This photo (danza de los viejitos) and the five that follow are the work of Ulises y Moravia, Patzcuaro. Here is the write up I used on their webpage:
Moravia Miranda Rios and Ulises Garcia Zuñiga met at the "Escuela Nacional de Artes Plasticas - Academia de San Carlos" one of the most prestigious art schools in Latin America. It was love at first sight, and they have been together ever since.
They majored in painting and have been in the art business for fifteen years. The couple is well known across Mexico. They are often hired to decorate the walls of impressive "haciendas" (estates).
Eight years ago, looking for a better place to raise their little daughter Yunuen, they left Mexico City and moved to Patzcuaro, Michoacan. When they were not traveling, their experimentation with gourds which are plentiful in the state of Michoacan, turned into more than just curiosity. Well-versed in different media and art techniques, the couple added some interesting artistic elements that set their gourd art apart. Wonderful gourd art abounds in the world, but what Moravia and Ulises make is truly unique. The couple recreates Mexican stories and famous characters in their gourds.
Why gourds? Because a gourd is a very noble and versatile surface that allows for a diversity of art expressions. It is ecological, therefore no deforestation comes into the equation, and gourds of all sizes and shapes are available in the state of Michoacan where they reside.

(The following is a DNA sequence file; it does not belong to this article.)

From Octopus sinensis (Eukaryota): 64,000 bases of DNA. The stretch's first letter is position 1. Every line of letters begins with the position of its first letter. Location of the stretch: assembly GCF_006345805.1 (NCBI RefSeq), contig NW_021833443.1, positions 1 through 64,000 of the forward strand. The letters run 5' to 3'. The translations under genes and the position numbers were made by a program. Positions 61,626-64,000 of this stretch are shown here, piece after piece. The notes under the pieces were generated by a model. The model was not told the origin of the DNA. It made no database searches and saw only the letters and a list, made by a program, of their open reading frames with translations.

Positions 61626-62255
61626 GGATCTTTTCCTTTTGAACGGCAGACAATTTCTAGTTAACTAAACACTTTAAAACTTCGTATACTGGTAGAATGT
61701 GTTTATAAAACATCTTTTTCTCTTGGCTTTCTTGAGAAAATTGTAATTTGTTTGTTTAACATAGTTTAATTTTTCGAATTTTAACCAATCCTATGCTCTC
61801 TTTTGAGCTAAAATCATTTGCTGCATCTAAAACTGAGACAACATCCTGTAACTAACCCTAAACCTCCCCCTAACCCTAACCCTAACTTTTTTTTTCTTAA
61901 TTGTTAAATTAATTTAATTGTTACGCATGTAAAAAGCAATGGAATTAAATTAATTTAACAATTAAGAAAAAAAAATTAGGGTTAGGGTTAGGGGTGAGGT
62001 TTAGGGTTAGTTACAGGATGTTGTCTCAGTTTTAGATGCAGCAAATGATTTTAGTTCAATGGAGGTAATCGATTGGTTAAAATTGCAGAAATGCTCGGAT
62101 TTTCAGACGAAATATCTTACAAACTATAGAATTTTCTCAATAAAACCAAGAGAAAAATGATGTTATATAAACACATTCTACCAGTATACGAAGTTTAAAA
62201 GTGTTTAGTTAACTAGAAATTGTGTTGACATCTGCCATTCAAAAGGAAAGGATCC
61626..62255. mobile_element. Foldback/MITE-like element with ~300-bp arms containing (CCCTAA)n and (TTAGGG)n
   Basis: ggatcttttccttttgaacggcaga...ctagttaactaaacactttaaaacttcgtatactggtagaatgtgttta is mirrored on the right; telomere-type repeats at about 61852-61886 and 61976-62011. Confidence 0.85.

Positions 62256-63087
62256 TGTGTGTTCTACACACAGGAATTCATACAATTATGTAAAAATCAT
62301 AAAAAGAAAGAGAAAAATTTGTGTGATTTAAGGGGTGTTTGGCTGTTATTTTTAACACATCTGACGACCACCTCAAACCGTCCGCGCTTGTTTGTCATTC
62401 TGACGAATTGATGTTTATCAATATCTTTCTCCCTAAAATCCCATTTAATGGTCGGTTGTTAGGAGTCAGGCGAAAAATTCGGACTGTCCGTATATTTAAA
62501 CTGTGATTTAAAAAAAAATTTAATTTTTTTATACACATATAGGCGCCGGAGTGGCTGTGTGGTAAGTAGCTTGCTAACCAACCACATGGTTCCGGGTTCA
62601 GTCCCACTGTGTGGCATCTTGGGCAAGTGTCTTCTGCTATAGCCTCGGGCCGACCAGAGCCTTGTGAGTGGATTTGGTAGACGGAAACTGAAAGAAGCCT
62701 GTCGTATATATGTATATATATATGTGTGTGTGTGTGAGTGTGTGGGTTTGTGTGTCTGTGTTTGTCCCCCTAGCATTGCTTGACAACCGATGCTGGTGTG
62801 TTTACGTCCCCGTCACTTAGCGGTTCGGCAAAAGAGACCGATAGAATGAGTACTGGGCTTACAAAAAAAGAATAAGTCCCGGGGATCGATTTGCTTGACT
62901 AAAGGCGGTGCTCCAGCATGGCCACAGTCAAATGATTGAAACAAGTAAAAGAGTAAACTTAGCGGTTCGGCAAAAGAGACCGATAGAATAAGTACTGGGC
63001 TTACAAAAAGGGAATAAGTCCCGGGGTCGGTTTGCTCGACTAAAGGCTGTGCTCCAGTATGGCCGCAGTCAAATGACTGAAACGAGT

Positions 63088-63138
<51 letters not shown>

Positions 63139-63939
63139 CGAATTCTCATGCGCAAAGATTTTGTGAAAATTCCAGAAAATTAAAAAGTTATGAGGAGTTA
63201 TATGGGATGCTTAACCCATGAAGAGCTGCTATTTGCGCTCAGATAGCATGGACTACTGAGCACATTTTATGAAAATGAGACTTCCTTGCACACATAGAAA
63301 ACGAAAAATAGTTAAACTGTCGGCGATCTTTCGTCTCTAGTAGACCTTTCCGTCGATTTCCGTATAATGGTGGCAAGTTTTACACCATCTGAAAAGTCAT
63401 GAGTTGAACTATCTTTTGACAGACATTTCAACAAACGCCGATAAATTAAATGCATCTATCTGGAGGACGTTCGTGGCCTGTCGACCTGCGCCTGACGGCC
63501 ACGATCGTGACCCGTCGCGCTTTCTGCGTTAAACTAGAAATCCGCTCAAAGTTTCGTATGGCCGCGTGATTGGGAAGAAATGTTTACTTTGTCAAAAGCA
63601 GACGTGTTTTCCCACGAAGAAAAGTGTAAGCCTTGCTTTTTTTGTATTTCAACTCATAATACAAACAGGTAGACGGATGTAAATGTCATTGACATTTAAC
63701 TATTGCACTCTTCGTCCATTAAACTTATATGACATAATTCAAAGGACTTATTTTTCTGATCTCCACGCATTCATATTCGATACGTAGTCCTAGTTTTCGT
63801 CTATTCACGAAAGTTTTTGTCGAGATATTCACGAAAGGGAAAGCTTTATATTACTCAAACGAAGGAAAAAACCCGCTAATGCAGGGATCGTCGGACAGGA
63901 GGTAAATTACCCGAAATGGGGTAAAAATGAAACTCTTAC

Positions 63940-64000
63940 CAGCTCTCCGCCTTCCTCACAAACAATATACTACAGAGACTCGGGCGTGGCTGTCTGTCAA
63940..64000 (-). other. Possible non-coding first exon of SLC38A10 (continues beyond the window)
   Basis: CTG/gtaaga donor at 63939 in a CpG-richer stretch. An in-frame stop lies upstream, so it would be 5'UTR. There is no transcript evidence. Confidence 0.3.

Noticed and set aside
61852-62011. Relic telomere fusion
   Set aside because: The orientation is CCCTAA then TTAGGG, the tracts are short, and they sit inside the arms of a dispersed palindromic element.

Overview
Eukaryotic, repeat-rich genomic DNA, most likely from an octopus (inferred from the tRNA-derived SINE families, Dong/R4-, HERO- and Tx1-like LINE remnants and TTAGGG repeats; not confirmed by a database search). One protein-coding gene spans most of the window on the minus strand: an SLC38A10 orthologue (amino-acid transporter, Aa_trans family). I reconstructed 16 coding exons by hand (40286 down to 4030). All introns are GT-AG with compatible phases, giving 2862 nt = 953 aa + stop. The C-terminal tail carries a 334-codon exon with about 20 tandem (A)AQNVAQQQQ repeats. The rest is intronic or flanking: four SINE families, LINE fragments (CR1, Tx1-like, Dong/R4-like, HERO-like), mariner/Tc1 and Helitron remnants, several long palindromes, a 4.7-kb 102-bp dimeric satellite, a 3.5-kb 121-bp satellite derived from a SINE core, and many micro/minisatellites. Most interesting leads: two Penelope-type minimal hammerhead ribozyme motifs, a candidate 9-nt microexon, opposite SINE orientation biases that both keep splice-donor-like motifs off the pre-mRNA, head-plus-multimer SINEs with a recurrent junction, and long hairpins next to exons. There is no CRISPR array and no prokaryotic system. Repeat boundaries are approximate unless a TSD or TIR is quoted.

Moravia Miranda and Ulises Garcia are not attracted to exhibitions, (most of the times they decline) believing that the only proof they need to feel successful, is to be successful. However, we still want to mention some of their appearances.
1999 Las Manos de Mexico - Madrid, Spain
2001 Proyecto De Facto - México City
2003 Feria Artesanal Iberoamericana - Munich, Francfort, Paris, Florence
A funny anecdote:
Once Moravia and Ulises received a rather peculiar request from a restaurant in Morelia. They were asked to make a St. Anthony from an elongated gourd. They found out that this particular gourd would be part of a St. Anthony collection, and that it would be displayed in one of the corners of the restaurant, which is fondly known as "the spinsters' corner".
In the Mexican Catholic faith, it is believed that if a woman is facing spinsterhood, the remedy is to turn St. Anthony upside down for a week and devotedly say a special prayer every night to St. Anthony.
The piece Moravia and Ulises created was unique and immediately stood out in the restaurant's St. Anthony collection. Later, they learned that the gourd was available for rent, and ladies of all ages were renting their Saint Anthony gourd and taking it home for a week in the hope of getting a husband.